SACRAMENTO COUNTY, Calif. — Sacramento County has over 1.5 million residents, but the Public Health Department only has 50 COVID-19 tests available per day.
As the coronavirus continues to spread, causing both state and Sacramento officials to issue a "stay at home order" on Thursday, testing continues to be extremely limited, posing the question why there so few tests and how does one get tested?
"There's not enough tests available. That's the reality of it," said Dr. Tom Hopkins.
Many nationwide, including Sacramento County officials, are pointing the blame at the Center for Disease Control.
"It's limited by the fact the CDC was the initial responsible party of how we get testing at a local level and so we're continuing to wait on that," said Sacramento County Supervisor Phil Serna. "It's very frustrating."
In Sacramento County, testing is available in two places.
The first is the Sacramento Health Department Lab where those 50 tests from the CDC are being prioritized for medical professionals and the most vulnerable, like the elderly.
The other testing location is at private labs like Quest or Lab Corps but testing is limited and a doctor's note is required prior to being tested. Officials are hoping to work with private labs to help get more testing available.
Yuba and Sutter County currently have drive-thru testing in place. It's something Sacramento County hopes to start by next week.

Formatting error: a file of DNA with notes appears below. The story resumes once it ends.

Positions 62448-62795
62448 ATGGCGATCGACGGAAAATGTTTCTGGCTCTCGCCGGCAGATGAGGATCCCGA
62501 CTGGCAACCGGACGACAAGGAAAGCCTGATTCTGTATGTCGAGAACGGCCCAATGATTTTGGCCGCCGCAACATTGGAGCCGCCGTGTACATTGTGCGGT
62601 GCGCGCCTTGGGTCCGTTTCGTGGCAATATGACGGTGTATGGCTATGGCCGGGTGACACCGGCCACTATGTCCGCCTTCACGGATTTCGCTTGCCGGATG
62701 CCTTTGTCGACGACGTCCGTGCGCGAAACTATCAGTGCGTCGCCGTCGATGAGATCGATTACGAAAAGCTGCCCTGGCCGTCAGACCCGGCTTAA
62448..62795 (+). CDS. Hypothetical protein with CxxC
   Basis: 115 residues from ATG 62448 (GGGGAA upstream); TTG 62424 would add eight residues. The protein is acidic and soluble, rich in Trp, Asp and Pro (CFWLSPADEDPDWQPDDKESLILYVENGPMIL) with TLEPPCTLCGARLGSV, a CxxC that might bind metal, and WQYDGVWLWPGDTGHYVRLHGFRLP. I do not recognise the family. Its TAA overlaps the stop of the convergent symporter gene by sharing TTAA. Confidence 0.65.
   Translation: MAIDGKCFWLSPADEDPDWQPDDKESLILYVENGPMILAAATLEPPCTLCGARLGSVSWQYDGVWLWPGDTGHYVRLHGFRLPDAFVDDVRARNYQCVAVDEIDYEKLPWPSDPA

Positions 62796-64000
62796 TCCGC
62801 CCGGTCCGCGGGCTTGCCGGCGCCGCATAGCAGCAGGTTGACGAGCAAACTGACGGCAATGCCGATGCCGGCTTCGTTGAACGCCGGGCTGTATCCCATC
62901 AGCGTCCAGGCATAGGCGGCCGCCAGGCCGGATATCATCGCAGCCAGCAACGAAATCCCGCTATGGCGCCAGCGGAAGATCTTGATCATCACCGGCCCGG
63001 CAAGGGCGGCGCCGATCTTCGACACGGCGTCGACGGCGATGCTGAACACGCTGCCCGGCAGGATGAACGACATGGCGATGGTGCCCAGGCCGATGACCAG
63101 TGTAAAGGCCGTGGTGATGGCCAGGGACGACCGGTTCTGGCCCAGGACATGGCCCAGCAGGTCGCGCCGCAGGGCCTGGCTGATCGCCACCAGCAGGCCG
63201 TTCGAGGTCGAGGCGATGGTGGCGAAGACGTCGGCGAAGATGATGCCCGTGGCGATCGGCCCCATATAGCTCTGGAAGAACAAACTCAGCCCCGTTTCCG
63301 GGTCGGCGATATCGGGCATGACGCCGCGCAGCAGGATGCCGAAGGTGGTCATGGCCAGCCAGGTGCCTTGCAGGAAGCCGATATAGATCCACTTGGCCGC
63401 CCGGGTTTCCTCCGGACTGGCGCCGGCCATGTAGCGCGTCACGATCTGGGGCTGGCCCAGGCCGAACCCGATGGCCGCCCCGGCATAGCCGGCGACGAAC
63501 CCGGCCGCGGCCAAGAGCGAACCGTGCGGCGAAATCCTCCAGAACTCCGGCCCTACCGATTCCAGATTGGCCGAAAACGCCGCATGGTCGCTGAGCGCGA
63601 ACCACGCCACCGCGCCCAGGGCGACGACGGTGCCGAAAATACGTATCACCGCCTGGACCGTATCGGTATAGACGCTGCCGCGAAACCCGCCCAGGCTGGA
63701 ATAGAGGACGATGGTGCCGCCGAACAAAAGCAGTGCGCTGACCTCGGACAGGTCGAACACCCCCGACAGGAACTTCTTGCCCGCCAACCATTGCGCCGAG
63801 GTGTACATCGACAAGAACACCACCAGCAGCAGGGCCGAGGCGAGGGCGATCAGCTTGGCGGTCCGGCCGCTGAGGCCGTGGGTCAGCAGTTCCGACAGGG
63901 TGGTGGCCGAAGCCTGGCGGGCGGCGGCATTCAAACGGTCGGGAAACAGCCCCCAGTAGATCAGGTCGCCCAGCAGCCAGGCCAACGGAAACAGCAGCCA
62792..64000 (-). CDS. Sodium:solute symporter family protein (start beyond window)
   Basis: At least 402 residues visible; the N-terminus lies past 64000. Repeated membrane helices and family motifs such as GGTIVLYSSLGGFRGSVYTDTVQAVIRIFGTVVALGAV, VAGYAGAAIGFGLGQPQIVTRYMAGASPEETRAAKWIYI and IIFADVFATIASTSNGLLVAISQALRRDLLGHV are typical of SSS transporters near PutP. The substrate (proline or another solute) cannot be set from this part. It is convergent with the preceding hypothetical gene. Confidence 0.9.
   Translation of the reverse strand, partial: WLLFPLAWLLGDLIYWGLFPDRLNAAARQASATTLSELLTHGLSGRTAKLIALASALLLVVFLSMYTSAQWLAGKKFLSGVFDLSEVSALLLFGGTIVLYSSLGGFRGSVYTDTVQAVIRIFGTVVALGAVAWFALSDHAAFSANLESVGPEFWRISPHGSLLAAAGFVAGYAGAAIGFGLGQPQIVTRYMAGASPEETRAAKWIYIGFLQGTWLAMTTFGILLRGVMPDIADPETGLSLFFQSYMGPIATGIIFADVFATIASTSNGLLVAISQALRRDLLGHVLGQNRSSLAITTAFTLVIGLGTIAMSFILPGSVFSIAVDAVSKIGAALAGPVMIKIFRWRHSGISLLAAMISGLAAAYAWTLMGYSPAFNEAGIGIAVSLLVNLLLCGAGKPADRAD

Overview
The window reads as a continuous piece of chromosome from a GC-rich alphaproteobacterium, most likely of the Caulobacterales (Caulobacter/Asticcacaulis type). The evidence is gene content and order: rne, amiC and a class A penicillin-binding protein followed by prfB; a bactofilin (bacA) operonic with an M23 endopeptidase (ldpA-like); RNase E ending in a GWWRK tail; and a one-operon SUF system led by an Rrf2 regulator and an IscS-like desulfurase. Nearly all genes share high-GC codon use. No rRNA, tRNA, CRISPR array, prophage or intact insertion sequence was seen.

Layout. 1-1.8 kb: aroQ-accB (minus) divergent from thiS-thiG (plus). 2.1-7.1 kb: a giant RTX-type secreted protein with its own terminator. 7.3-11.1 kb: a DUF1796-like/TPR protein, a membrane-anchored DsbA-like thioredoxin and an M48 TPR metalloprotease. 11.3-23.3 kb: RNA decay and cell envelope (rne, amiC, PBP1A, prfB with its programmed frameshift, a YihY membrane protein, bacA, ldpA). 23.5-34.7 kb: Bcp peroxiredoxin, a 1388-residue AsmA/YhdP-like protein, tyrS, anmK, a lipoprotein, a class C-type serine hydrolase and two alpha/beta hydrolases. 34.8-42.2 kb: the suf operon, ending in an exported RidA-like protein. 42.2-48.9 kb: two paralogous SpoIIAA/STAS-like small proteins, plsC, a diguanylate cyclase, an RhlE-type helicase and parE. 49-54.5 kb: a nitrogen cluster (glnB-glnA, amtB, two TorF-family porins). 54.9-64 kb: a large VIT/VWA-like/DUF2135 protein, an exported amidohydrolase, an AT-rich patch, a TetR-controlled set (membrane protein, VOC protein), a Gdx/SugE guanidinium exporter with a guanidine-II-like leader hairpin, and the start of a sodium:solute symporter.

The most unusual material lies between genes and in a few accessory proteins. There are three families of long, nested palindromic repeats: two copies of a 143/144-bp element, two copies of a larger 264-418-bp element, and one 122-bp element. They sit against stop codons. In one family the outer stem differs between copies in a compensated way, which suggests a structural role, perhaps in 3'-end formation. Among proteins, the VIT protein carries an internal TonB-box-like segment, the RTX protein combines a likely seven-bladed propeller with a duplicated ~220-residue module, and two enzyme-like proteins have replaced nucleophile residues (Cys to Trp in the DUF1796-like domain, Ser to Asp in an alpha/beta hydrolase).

But with limited testing comes limited knowledge of who actually had COVID-19 and if they're contaminating others.
"[Tests are] a numbers game," said Dr. Hopkins. "It's trying to figure out where the virus is and track it. It's really a tracking system than anything else."
With so few tests available in our area, public health officials believe the number of those with coronavirus is far beyond just the 45 confirmed cases.
"Oh, there is absolutely more than 45," said the Sacramento County Director of Health Services Dr. Beilenson. "I can guarantee there's probably 10, 20, maybe 100 times more."
That's why doctors and officials are urging people to stay home, rather than expose others to COVID-19 by trying to get a test.
"It's not just about the test. It's about the exposure and you don't want to expose other people to this condition because it is more deadly than the flu," said Dr. Hopkins. "The best thing is to stay at home and isolate."
Follow the conversation on Facebook with Andie Judson.
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